Quote of the Day – What Should Early Access Be?

For us, Early Access is not something that should be taken lightly. It should be considered a final release in the sense that you’re on a path to finishing the game and you’re going to get it out there.

Studio Wildcard co-founder Jesse Rapczak over at gameindustry.biz

We are in the age of early access for video games, and Steam has been a huge enabler on this front.  When going through my queues during the winter sale I saw this plastered on many a page.

Warning: Not a finished product

Warning: Not a finished product

Steam has a statement about Early Access (that “Learn more” link), but it is really up to the developer as to when they go for early access and what it means.

The interview with Rapczak linked above represents the world from which I came… more than 25 years ago at this point… where you don’t give half finished items to customers, that you let them in only when you think you’re ready to ship but want feedback before the official launch.

And this seems to have worked out pretty well so far for Studio Wildcard’s game Ark: Survival Evolved.  They wanted/needed feedback as opposed to funding to finish the project and, judging from what I have heard about the game, things have worked out very well for them.

Of course, not every developer has the luxury of delaying funding until the game is nearly ready to go.  There are some indie projects out there that need the dollars to just keep going.

But there are established companies out there that ought to be able to get further along without the cash infusion.  Derek Smart said he was charging $99 to be in the Line of Defense early access program because he didn’t want any freeloaders using his resources.  A $99 barrier to beta so that only the truly motivated would join in.

Then there is Daybreak (née SOE) and its two Early Access children, Landmark and H1Z1.

Landmark is two years in with no release in sight, while H1Z1 will be a year in Early Access next week.  Certainly Landmark seems to be the poster child for how to build some excitement quickly and then let it dissipate slowly as development grinds on for years.  I am actually much happier about the state of EverQuest Next.  Yeah, we’ve been talking about it for more than five years now, but at least nobody has paid for it only to lose interest in a less than half done product.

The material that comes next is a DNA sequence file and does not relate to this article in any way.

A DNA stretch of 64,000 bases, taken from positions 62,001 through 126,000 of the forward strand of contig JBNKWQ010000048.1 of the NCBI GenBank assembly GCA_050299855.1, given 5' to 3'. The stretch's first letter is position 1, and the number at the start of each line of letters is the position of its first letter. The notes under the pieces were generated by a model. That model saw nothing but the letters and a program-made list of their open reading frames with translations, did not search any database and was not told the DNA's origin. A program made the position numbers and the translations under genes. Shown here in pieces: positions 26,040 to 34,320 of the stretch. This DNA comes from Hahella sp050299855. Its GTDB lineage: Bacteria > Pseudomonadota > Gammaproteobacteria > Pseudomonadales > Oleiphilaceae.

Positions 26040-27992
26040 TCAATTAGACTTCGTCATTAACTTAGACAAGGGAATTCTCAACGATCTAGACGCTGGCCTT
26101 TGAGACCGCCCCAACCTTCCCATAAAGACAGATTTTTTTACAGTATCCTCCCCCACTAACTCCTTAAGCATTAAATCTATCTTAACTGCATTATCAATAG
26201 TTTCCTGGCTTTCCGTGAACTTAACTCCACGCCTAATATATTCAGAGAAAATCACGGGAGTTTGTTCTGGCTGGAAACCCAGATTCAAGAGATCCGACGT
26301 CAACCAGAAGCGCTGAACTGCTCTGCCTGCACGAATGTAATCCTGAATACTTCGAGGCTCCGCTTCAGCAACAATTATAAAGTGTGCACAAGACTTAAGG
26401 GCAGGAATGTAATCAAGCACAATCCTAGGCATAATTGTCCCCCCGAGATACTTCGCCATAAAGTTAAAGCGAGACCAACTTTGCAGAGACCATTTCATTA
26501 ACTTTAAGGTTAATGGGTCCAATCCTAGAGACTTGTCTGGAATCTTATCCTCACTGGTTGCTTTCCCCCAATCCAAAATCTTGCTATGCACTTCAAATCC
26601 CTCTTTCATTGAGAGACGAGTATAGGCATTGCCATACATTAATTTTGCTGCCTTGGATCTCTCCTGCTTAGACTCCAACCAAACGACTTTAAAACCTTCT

Meanwhile, I don’t think it is unreasonable to be concerned about the future Landmark.  What happens if too many Early Access customers lose interest before it launches?  Do you ship a product that can’t keep enough of your truly dedicated fans?

And then there is H1Z1, which at least seems to have some excitement around it now and again… there is at least enough activity to keep its subreddit aboil.  Then again, according to the official statement on Steam, it was supposed to go “live” last year.  Of course, Daybreak apparently told their lords and masters at Columbus Nova Prime that they had shipped the product already… like 11 months ago.  There were probably some revenue recognition issues which lead to that, but at least somebody there thinks the game is live already despite the soon to be year old Early Access banner on its Steam page.

We live in interesting times when it comes to game development funding, with crowd funding and Early Access, and variations on the theme all looking to get money up front for project to be delivered down the road… often much further down the road that originally estimated.

Sometimes it works… and even works well.  As noted, Ark: Survival Evolved seems to be doing well, and of course Minecraft started out that way and is now so ubiquitous that I see references to it or related products everywhere I go. (Your favorite game may be popular, but it likely isn’t on the shelves at Target, doesn’t have a series of LEGO kits devoted to it, or its own market segment devoted to hosting servers.  Minecraft has quietly taken over my daughter’s generation.)

But sometimes Early Access just seems like a good way to make a quick buck as your product peaks too soon.  Community involvement and growth is one thing, but too long in that pre-launch state can take the bang out of the eventual go-live.  And if you’re charging money, you reap the press response you sow with your state of readiness, which may set the tone for your product.

15 thoughts on “Quote of the Day – What Should Early Access Be?

  1. Tony

    I think Early Access (on Steam) needs stages PreAlpha, Alpha, Beta, RC… Some games I would like to get in at a PreAlpha level; I am excited about them and I want to get my feedback in from day-1. Others I wouldn’t want to jump on until RC.

    The thing I don’t like about the Early Access program is that games start out on there at the retail rate and 1/2 way through they usually have a sale that is 50% off. And the release price is usually lower than it was when it entered the program. I know that’s all up to the individual developer. But it seems that those that are willing to put their time, effort and money into an unfinished Early Access project should get a better deal that those that jump in only after it is completed.

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  2. bhagpuss

    As a consumer I find Early Access very appealing. I loved Landmark when it started its Early Access run as little more than a tech demo. I played the heck out of it for about six weeks and as i have said many times my reasons for stopping have more to do with a fear it would consume my leisure time entirely than with any dissatisfaction.